Facebook, Apple and Telegram took the top positions in an Amnesty International survey of how top messaging app players use encryption to protect user privacy – while Tencent came in last with a score of zero.
Amnesty gave a low score to all firms not applying end-to-end encryption as default, or clearly informing users of the level of encryption applied, and believes this must be done as soon as possible.
Facebook took number one position with Messenger and WhatsApp, as it is “doing the most to use encryption to respond to human rights threats” and is “most transparent about the action it’s taking”.
The human rights organisation said WhatsApp is the only app where users are explicitly warned when end-to-end encryption is not applied to a particular chat, but cut points for Messenger not applying encryption as a default, and not warning users that regular conversations use a weaker form of encryption.
Facebook scored 73 out of 100.
Apple’s iMessage and Facetime, along with Telegram, scored 67. Amnesty lauded Apple for taking taking a “public stance against ‘encryption backdoors'” and disclosing government requests for data.
Telegram too was praised for taking a strong stance on protecting users’ privacy and freedom of expression. However, Amnesty found it surprising the firm does not put in end-to-end encryption as a default.
Google’s messaging apps Allo, Duo and Hangouts received a score of 53, while Line and Viber got 47. Line was criticised for not doing enough to inform users about threats to human rights, and for not publishing a transparency report, which was also the case for Viber.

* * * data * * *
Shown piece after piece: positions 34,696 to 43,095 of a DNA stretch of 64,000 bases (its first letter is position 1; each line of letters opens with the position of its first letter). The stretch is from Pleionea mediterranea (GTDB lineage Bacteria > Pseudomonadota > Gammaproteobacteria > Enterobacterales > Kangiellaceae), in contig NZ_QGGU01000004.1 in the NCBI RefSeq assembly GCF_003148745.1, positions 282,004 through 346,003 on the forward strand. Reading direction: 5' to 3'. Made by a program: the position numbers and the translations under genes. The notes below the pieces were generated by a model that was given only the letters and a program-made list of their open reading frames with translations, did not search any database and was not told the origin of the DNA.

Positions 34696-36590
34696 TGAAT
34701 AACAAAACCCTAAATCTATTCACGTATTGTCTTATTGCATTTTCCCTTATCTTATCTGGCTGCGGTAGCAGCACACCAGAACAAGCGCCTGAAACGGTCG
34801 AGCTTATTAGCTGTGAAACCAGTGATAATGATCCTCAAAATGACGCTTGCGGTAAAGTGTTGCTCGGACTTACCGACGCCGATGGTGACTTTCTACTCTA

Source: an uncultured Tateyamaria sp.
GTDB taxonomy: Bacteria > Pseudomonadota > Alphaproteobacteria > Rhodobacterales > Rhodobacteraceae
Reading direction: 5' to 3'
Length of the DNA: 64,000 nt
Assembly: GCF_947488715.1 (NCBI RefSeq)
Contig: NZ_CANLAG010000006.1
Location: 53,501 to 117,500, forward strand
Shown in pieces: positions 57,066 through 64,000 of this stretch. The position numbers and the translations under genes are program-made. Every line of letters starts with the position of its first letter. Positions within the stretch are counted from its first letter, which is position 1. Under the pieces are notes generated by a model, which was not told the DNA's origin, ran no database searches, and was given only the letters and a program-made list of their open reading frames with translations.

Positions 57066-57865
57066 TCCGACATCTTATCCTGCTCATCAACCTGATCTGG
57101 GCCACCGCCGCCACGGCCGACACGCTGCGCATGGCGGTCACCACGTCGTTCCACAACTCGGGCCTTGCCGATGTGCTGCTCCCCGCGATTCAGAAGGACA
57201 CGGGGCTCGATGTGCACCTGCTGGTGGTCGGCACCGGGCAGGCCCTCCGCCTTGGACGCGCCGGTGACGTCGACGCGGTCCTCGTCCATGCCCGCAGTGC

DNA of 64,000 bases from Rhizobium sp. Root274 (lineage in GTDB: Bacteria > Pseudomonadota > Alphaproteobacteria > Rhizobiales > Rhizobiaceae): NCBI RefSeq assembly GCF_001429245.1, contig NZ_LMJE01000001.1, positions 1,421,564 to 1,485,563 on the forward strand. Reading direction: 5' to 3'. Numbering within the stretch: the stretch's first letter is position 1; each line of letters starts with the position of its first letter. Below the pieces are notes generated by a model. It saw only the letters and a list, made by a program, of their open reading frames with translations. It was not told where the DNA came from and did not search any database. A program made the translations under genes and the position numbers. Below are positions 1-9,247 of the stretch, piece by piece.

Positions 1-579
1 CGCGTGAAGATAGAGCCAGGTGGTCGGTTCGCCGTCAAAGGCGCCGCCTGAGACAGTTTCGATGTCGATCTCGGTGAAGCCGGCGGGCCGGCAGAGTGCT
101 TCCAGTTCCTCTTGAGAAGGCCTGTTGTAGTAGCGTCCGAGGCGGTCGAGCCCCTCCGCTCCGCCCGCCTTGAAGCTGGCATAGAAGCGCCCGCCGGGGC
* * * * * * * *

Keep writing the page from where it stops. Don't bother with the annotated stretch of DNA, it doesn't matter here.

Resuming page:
Kakao (maker of KakaoTalk) came under significant pressure in 2014 following reports it had given the South Korean government information about its users, and has since taken steps to strengthen its level of encryption, giving it a score of 40.
Microsoft’s Skype got 40 as well, for using a weak form of encryption on Skype despite the firm’s strong policy commitment to human rights.
Snapchat received a low score of 26, and “needs to do more to inform users about how the company is tackling threats to their rights – particularly as Snapchat’s ‘disappearing’ messages may give users a false sense of privacy”, the report said.
BlackBerry did not fare much better with a score of 20 for BlackBerry Messenger, for making no public commitment to freedom of expression. It only offers end-to-end encryption as a paid service.
China’s Tencent came right at the bottom for its WeChat and QQ apps. “Not only did it fail to adequately meet any of the criteria, but it was the only company which has not stated publicly that it will not grant government requests to access encrypted messages by building a backdoor, Amnesty said.